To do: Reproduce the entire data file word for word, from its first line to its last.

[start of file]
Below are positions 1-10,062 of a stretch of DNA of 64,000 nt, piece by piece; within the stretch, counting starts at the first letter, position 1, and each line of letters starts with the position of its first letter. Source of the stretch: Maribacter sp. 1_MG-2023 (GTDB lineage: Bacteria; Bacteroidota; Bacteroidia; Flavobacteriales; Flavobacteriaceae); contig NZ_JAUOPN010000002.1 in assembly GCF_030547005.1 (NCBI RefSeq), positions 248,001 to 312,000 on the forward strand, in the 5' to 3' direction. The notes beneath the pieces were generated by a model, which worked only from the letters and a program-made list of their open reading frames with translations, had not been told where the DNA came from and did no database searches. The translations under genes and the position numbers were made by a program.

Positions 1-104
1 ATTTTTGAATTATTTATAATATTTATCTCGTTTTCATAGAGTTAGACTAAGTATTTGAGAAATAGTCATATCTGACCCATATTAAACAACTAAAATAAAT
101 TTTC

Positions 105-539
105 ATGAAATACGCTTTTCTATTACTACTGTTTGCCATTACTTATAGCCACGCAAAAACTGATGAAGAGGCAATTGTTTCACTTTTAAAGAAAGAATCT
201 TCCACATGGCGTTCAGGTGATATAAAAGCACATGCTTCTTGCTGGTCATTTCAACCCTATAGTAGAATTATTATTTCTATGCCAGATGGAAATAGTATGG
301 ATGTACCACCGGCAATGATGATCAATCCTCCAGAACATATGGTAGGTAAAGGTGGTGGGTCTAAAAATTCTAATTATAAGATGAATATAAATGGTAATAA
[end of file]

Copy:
Below are positions 1-10,062 of a stretch of DNA of 64,000 nt, piece by piece; within the stretch, counting starts at the first letter, position 1, and each line of letters starts with the position of its first letter. Source of the stretch: Maribacter sp. 1_MG-2023 (GTDB lineage: Bacteria; Bacteroidota; Bacteroidia; Flavobacteriales; Flavobacteriaceae); contig NZ_JAUOPN010000002.1 in assembly GCF_030547005.1 (NCBI RefSeq), positions 248,001 to 312,000 on the forward strand, in the 5' to 3' direction. The notes beneath the pieces were generated by a model, which worked only from the letters and a program-made list of their open reading frames with translations, had not been told where the DNA came from and did no database searches. The translations under genes and the position numbers were made by a program.

Positions 1-104
1 ATTTTTGAATTATTTATAATATTTATCTCGTTTTCATAGAGTTAGACTAAGTATTTGAGAAATAGTCATATCTGACCCATATTAAACAACTAAAATAAAT
101 TTTC

Positions 105-539
105 ATGAAATACGCTTTTCTATTACTACTGTTTGCCATTACTTATAGCCACGCAAAAACTGATGAAGAGGCAATTGTTTCACTTTTAAAGAAAGAATCT
201 TCCACATGGCGTTCAGGTGATATAAAAGCACATGCTTCTTGCTGGTCATTTCAACCCTATAGTAGAATTATTATTTCTATGCCAGATGGAAATAGTATGG
301 ATGTACCACCGGCAATGATGATCAATCCTCCAGAACATATGGTAGGTAAAGGTGGTGGGTCTAAAAATTCTAATTATAAGATGAATATAAATGGTAATAA